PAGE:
With this issue, Franklin’s adventures begin in earnest. For an introduction to this ongoing project, click here.
Blame it on a childhood spent as the oddball and the outsider–I often find myself irresistibly drawn to knitting techniques that can’t get a seat with the cool kids.
Shadow knitting (sometimes called illusion knitting) is one such. I remember with perfect clarity the first time I saw it. I was a fledgling, making my maiden visit to a fiber festival. As I toddled through the vendor market with a clutch of far more experienced knitters, I came to a dead stop in front of a striped sweater with a geometric pattern that appeared out of nowhere, then disappeared. Then appeared. Then disappeared. Then–
You get the idea.
“How does it do that?” I asked.
The leader of our group winced. Her chief lieutenant came to my defense–sort of. “He’s new,” she said. “He doesn’t know any better.”
It was explained to me, as I was gently but firmly pointed towards the more respectable Fair Isle sweaters in the next booth, that shadow knitting was not quite comme il faut. “It’s cute for kid stuff,” the lieutenant said. “You can hide secret messages in it…if you like that sort of thing.”
I like that sort of thing.
Shadow knitting has become a fascination for me in the past year, and not coincidentally the topic of one of my most frequently requested classes.
Here’s a nutshell tour of how it works.
The fabric of shadow knitting is based on two-row stripes, in two colors. You knit two rows of color A, then two rows of color B.
These two stripes don’t only differ in color; they differ in texture as well. One is always stockinette; other is always garter stitch.
The second row of each stripe is where the magic happens. Any place you want the pattern to appear, you throw in purl stitches (in a garter stripe) or knit stitches (in a stockinette stripe). The pattern stitches of the second stripe always echo, or shadow (aha! see?) the pattern stitches of the stripe before it.
When you look at this stuff from the top, you see the stripes.
When you look at it from an oblique angle, the hidden pattern pops up.
That’s it. That’s all there is to it–or so I was told.
The fabric is straightforward, but so what? There’s not a whole lot to the structure of stranded color work, either; yet nobody suggests the residents of Fair Isle have been wasting their time exploring it. Why should shadow knitting be considered a one-trick pony?
I can’t help but be intrigued by a technique that’s neither color knitting nor texture knitting: it’s both. It has to be both. Remove either the texture or the color and it falls apart.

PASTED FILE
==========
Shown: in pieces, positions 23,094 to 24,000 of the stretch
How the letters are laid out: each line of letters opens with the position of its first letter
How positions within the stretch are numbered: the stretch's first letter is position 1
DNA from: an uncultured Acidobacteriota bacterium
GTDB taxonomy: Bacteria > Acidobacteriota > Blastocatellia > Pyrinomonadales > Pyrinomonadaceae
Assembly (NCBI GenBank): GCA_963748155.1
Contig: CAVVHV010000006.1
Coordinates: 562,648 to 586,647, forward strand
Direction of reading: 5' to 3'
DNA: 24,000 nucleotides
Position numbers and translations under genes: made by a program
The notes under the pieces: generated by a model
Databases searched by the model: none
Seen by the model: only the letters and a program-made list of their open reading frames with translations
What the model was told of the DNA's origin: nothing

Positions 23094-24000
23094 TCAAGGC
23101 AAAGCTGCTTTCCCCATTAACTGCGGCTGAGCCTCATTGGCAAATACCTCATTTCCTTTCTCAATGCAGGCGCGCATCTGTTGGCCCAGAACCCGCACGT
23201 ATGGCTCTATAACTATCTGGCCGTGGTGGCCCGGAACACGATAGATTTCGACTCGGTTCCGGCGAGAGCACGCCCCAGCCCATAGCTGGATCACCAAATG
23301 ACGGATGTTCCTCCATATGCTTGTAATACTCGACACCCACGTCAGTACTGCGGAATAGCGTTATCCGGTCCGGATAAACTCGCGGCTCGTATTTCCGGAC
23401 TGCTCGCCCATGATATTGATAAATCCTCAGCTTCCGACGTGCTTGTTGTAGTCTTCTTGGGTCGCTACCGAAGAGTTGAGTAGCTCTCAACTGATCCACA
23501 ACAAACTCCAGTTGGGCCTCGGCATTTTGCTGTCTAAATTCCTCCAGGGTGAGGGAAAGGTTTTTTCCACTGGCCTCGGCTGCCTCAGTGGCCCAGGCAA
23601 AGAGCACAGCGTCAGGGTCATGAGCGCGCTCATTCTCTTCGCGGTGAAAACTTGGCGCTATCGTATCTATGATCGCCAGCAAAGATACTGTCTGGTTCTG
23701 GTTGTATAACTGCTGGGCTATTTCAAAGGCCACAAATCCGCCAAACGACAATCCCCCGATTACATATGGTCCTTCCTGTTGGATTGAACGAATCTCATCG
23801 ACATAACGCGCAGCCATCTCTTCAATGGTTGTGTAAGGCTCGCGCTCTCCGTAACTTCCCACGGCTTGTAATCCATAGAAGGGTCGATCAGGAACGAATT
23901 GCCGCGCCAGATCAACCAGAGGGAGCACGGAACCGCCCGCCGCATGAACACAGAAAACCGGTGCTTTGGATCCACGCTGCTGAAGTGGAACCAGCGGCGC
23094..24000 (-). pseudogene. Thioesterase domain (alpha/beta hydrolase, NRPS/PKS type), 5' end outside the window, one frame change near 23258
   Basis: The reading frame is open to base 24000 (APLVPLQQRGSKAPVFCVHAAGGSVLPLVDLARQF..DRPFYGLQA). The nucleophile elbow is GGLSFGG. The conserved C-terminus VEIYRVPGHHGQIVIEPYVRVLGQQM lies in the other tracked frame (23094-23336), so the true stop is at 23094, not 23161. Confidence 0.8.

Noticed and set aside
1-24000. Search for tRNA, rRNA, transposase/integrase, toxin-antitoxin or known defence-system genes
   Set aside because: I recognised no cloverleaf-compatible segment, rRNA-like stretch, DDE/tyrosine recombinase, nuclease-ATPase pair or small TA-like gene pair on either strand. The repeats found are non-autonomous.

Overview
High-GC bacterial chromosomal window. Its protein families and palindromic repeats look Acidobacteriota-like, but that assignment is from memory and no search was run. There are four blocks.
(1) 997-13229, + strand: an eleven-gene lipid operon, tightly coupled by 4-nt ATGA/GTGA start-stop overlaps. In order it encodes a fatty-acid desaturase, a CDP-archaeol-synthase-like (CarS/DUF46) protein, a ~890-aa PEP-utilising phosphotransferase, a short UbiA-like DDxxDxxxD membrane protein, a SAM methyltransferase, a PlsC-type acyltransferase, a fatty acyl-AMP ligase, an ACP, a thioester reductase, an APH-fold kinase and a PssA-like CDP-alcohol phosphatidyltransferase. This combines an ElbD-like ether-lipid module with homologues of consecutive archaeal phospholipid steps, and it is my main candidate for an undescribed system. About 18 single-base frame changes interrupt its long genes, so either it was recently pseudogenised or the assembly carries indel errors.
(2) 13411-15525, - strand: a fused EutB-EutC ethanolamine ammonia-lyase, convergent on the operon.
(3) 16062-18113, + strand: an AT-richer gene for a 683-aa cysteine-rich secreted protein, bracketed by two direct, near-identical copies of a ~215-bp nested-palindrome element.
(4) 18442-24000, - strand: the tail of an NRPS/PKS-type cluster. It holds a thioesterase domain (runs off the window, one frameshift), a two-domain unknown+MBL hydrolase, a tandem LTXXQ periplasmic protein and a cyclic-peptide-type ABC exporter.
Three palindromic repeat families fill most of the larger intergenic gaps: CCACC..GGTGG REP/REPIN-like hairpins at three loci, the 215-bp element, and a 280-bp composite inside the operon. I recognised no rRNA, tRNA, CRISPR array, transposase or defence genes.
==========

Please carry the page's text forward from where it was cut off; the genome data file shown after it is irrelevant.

Students in my classes have been treated (?) to the fruits of my ongoing fascination, including experiments with motifs large and small, deliberate obscurity, changes in grain, and alternative charting methods. But you are getting the first look at the latest adventure.
Though shadow knitting requires that the stockinette and garter stripes be different colors, the color of either may be changed at will–provided you take care to change in the first row of the stripe. I’ve used that to fun effect in some of my projects.
That set me to pondering what might happen if I relaxed my iron grip on the finished product and let the yarns decide what colors would end up in each stripe.
I’d tried unsuccessfully to combine two heavily variegated yarns in a shadow swatch, hoping the flashing and pooling would for once work to my benefit. No dice. All I got was an incomprehensible mush of colors. It turns out that for this to work, you need a yarn whose color changes are long and gradual.
Enter Schoppel Gradient.
Gradient had pretty much everything I was looking for in this experiment. It’s pure wool, it’s worsted weight, and the clear colors shift from one to the next at a nearly imperceptible rate.
The only thing I wasn’t quite sure about was the shape of the strand. In my classes, I’m accustomed to telling to students to look out for yarns that are smooth, regular, and round. By round, I mean that if you cut the yarn into cross sections like a salami, this is roughly what you’d see.
Round yarns are usually made of multiple strands (called singles) twisted together. When you twist the singles together they become “plies”; and three or more plies tend to yield the round profile that makes shadow patterns stand out.
Gradient isn’t built like that. It’s a “singles” yarn–in effect, one thick strand. It has a very slight irregularity in profile, too.
That can make even plain stockinette look enchanting–but I feared might goof up the shadow patterning.
However, in knitting as in all of life, you never know if it’s going to work unless you try it. I shudder to think how many beautiful things are not brought into the world because the maker talks him- or herself out of the making.
Part Two will appear in two weeks.
Tools and Materials Appearing in This Issue